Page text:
Hide ComplexityComplexity hiding is the process of creating services that offer a simple interface to great complexity. For example, a search box that allows employees to search all documents they have permission to view across your organization.
Ideas From AnywhereThe principle that management actively collect and consider ideas from customers, employees, partners and competitors. For example, a customer advocacy process whereby feedback from customers flows to areas such as product design.
Interchangeable PartsInterchangeable parts was one of the core innovations of the industrial revolution that made parts replaceable in machines. This approach is commonly extended to other areas such as standardized job descriptions that allow an employee to be replaced if they should leave.
Keep it SimpleThe principle, also known as KISS, that management not overthink or make strategies, processes, procedures, rules, products or services needlessly complex.
Last Responsible MomentLast responsible moment is the practice of delaying decisions and actions until they actually need to be made.
Learn from FailureThe principle that you quickly recognize and learn from failure with processes such as lessons learned.
Leveling Over SpeedLeveling is the process of sustaining a pace of work. For example, a team that produces 3 widgets a day consistently for years. This could be contrasted with a team that works all night to produce 5 widgets but then doesn't produce another for several days.
Live the ProductThe principle that all employees be immersed in the culture surrounding your product. Prevents problems such as naive design.
Measure to ImproveThe rule of thumb that if you can measure something you can improve it.
Minimum Viable ProductMinimum viable product is an approach to business that focuses on getting product in front of customers in order to engage in rapid cycles of improvement driven by real world data.
Move the LineThe practice of increasing expectations and standards over time. Also known as raising the bar.
Opportunity CostOpportunity cost is the principle that resources are constrained such that doing one thing means you can't do something else.
Path of Least ResistanceDoing things the easy way or making things easy for your customers.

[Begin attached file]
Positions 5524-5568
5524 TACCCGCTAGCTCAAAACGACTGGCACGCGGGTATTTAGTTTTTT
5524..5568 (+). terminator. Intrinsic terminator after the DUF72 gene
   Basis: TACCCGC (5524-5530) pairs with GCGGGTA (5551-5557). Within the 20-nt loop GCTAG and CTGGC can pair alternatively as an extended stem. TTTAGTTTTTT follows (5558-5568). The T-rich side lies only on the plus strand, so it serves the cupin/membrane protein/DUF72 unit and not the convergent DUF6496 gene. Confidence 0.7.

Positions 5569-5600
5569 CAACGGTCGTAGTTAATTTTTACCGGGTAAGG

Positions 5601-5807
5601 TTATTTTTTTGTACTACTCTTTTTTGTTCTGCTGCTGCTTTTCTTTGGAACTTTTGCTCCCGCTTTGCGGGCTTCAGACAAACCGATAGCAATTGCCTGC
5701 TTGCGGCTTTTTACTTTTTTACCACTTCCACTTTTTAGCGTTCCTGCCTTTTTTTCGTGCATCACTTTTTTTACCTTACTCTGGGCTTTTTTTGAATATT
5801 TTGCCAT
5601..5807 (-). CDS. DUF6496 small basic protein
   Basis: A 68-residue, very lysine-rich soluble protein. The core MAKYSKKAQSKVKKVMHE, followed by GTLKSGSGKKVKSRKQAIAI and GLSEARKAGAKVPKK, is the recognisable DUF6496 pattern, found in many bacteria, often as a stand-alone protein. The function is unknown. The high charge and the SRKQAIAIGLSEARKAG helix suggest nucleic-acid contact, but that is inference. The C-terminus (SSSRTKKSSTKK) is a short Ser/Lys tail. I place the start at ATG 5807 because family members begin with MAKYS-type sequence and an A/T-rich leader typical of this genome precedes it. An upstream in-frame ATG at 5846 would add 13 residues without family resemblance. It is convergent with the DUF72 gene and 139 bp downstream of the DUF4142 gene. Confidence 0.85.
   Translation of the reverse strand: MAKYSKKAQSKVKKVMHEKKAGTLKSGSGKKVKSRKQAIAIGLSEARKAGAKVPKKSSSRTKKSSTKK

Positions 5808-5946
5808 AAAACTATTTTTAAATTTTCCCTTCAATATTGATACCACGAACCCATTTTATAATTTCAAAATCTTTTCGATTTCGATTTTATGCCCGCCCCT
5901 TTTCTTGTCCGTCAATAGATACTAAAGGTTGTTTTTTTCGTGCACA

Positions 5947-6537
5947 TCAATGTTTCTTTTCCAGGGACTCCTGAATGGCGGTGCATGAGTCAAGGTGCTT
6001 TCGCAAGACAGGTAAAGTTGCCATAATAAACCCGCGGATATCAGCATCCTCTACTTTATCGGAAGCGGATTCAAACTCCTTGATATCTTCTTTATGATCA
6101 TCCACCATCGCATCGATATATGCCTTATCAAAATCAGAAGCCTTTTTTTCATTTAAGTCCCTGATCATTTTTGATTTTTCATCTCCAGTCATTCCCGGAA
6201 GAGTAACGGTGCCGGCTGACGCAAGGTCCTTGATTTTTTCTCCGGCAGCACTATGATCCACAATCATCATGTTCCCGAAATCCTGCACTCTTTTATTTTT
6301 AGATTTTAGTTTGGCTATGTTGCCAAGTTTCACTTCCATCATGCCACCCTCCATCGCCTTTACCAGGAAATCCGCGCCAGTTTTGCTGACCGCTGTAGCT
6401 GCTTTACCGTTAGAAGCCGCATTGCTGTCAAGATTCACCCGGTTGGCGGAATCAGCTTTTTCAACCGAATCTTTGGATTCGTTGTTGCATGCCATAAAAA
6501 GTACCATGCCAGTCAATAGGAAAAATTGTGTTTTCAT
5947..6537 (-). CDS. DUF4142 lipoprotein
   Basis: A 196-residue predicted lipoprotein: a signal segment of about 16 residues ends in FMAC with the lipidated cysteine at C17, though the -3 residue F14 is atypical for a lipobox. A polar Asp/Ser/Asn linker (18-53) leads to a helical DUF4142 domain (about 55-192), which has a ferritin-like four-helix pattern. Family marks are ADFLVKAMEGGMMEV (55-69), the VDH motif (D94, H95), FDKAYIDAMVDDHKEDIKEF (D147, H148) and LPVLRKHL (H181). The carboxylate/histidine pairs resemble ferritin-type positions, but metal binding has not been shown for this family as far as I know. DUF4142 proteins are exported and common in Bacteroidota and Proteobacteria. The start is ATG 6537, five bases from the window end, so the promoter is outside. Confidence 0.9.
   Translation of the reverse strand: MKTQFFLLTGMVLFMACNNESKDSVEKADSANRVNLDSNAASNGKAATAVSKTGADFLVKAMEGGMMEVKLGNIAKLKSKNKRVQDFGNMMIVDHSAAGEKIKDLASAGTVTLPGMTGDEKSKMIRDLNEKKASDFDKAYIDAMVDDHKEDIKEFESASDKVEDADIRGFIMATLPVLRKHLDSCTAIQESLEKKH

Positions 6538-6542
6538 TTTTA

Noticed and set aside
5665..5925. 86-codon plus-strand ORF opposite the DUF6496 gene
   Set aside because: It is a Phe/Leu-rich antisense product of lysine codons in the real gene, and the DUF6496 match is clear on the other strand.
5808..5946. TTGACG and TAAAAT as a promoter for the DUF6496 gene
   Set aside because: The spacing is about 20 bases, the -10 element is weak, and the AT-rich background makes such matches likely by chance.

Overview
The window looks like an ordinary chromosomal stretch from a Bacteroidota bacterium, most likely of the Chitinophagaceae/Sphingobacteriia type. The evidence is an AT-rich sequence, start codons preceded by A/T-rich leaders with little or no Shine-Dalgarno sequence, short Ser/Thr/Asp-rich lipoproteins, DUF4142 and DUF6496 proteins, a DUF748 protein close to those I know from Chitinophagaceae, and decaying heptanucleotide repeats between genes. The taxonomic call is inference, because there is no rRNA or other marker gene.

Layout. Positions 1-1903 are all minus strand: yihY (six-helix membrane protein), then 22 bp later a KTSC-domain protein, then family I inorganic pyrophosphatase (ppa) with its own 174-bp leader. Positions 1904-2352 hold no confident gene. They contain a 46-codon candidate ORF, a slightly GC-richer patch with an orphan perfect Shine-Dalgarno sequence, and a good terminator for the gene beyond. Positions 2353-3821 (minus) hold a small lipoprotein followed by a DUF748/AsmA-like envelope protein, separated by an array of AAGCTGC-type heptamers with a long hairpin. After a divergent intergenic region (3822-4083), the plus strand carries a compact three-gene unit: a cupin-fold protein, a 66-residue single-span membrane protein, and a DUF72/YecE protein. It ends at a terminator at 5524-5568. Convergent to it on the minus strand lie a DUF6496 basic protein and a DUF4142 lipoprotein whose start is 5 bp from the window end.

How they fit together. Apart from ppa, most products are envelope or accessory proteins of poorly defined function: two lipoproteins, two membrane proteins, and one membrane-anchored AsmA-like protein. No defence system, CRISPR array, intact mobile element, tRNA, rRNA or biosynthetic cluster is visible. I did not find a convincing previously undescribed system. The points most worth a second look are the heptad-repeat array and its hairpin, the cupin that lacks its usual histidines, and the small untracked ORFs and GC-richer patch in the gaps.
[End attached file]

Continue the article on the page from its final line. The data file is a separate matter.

Preserving AmbiguityPreserving ambiguity is the principle that you not set assumptions or constraints too early such that you begin things with a completely open mind.
Principle of Least AstonishmentLeast astonishment is the practice of not changing things the customer expects unless you have a very good reason. For example, if customers expect free coffee refills due to local customs, changing this for no good reason would be a bad idea, according to this principle.
Principle of Least EffortThe principle of least effort predicts that customers will usually choose the most convenient, cheapest or easiest to use option.
Pull The WagonManagers aren't hands-off and will work at any level when needed.
Respect Outside ForcesRespect for competitive factors such as customer needs, culture, competition and so forth.
Safety FirstThe principle that health and safety is prioritized above all else including revenue, speed or cost.
Segregation Of DutiesSegregation of duties is the principle that no single person have too much power in a process. This is a type of internal control that is critical to objectives such as safety and security.
Show Up CuriousThe practice of being curious, listening, questioning and researching.
SMARTSMART is the principle that objectives be specific, measurable, achievable, relevant and time-bound.
Specialization of LaborSpecialization of labor is the principle that work be divided and tasks assigned to people with applicable talents.
Stake in the GameThe principle that every employee have a vested interest in the outcomes of their work.
Standardize TasksWhere tasks are repeated many times by different people, it often makes sense to standardize them. This is an industrial age principle that doesn't always apply to modern firms.
Stay HumbleThe principle that you continue to respect the people that you depend on, however successful you may become. For example, a large technology firm that continues to view customers with a sense of gratitude.
Structure Follows StrategyStructure follows strategy is the principle that the structures of an organization such as teams never do something that doesn't map to strategy. Fights the common urge for departments to do what departments do such as an IT department that implements technology for the sake of technology.
There's More Than One Way to Do ItThe general principle that there is no perfect answer, just many good answers. Discourages perfectionism and black and white thinking.
Think BigThe principle that people's most fundamental assumptions are open to challenge.
Think Global, Act LocalThink global, act local is an approach to doing good that considers the global impact of what you do where you are.
Think SmallThe principle that details matter or that small experiments can lead to big things.
Unity of CommandAn industrial age principle that states each worker only receive instructions from one manager. Mostly outdated but does capture a common problem whereby modern workers have multiple managers who may issue conflicting instructions.
Unity of DirectionThe principle that everyone work towards the same strategy and plan.
Walk AroundRefers to management by walking around whereby managers need to network, know people, be familiar with operational realities and be visible.
Win WinWin win is the principle that you seek plans that benefit all.
Window of OpportunityWindow of opportunity is the principle that opportunities may pass quickly such that the time to act is critical and often short.
Worse is BetterWorse is better is the theory that perfectionism reduces productivity. This isn't always true as truly refined products often take most market share. Nonetheless, this is a useful idea in a toolset of principles.
Management First Principles
This is the complete list of articles we have written about management first principles.